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Treasury yields look to snap a four-day advance as the bond selloff pauses for the time being.
The yield on the 2-year Treasury note has fallen by 6.7 basis points to 2.435 percent.
5-year Treasury yields are down 5.4 basis points to 2.649 percent.
Ten-year Treasury yields fell 2.8 basis points to 2.581 percent.
30-year Treasury yields fell 1.1 basis points to 2.621 percent.
That could be providing some relief to stocks, which are hoping to end a two-day decline. European equities are holding higher, while US futures are up around 0.3 percent.
It is difficult to attribute much to today’s drop in bond yields because it follows a four-day rise in Treasuries.
In the forex market, the dollar is mostly calmer in a choppy session, but it is mostly unchanged. The aussie and kiwi have been notable laggards, but have remained near the day’s lows since Asia trading began.
Japan will release 15 million barrels of oil as part of a coordinated release led by the IEA.
Kyodo News has a report on the situation. That is only about 4-5 days’ worth of daily consumption in Japan, so it doesn’t really say as much as the headline suggests.
European equities open slightly higher in Europe Some cautious optimism, but it is still early in the day.
Eurostoxx +0.4%, Germany DAX +0.2%, France CAC 40 +0.5%, UK FTSE flat & Spain IBEX +0.4%
This comes as US futures pare earlier losses, becoming more flattish for the time being. The mood in equities has been rather glum this week, so the gains here may not be significant. It follows a more turbulent two days for stocks, as tighter central bank policy and inflation fears continue to weigh on sentiment.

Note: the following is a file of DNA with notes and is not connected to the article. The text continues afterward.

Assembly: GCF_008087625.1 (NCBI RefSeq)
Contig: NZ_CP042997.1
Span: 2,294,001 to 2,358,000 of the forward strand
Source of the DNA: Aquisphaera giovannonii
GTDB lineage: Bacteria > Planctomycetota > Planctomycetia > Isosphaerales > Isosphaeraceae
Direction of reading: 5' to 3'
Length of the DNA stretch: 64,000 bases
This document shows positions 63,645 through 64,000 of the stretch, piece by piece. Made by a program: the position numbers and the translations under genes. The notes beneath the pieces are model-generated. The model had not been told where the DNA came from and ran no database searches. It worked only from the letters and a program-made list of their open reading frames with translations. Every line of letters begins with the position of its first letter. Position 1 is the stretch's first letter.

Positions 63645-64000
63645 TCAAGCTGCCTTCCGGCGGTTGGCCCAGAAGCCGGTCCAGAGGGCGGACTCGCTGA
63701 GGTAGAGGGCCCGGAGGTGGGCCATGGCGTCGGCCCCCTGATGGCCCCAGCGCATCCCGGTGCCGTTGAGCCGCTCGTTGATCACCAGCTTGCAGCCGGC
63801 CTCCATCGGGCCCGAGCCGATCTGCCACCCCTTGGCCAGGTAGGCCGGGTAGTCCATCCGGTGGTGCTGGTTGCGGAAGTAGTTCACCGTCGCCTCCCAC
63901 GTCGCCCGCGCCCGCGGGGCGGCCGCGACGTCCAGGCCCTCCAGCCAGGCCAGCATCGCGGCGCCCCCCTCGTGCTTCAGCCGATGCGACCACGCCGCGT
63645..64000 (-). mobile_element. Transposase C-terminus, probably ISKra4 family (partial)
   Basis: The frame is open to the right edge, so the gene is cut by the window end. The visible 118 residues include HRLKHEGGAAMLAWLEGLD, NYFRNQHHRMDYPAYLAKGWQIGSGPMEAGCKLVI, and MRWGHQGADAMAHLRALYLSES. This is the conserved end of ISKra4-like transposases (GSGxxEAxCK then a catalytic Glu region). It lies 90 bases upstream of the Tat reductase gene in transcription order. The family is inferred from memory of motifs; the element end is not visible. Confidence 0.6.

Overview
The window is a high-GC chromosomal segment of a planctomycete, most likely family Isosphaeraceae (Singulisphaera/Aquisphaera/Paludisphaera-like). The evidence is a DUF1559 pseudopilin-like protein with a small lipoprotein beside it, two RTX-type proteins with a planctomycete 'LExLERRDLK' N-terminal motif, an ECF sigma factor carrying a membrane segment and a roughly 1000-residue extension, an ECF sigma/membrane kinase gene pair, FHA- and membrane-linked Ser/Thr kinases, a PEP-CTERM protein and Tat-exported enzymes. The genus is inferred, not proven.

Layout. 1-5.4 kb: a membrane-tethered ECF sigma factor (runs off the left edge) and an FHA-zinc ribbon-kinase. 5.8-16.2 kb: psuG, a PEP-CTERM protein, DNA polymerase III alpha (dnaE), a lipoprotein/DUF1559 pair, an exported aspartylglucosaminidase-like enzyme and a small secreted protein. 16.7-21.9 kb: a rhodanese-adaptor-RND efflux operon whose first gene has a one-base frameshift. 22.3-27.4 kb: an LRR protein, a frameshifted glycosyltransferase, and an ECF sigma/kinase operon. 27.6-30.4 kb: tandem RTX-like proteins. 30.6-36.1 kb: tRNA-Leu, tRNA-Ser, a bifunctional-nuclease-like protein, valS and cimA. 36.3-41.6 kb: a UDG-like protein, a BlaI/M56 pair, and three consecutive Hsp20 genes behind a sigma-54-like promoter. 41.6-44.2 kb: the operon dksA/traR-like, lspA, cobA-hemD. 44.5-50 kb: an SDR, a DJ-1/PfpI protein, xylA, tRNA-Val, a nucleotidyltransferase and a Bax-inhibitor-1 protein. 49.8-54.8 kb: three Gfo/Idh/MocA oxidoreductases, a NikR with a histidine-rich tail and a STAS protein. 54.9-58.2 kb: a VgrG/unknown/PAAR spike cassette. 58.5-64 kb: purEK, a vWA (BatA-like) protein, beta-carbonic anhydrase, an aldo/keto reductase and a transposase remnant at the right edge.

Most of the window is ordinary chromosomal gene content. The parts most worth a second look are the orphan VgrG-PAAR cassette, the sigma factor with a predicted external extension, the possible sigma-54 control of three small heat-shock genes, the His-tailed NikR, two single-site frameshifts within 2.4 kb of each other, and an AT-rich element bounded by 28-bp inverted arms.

The EU’s full ban on Russian coal is expected to be delayed until mid-August, according to Reuters, citing a source familiar with the situation. The measures are set to be approved by EU diplomats today, but the nature of the ban would not go into effect until mid-August, a month later than originally proposed. According to the cited source, this comes as a result of German pressure to postpone the measure.
Oil and gas are still the two most important issues at stake, but the coal ban would be the EU’s first foray into sanctioning Russian energy. Small steps.
Switzerland’s March foreign currency reserves were CHF 910.5 billion, up from CHF 938.3 billion the previous month, according to the most recent SNB data.
There has been a bit of a plateau in Swiss reserves ahead of the CHF 1 trillion mark, but don’t get too worked up about it. The long-term trend is clear, and the SNB’s stance is unlikely to change anytime soon.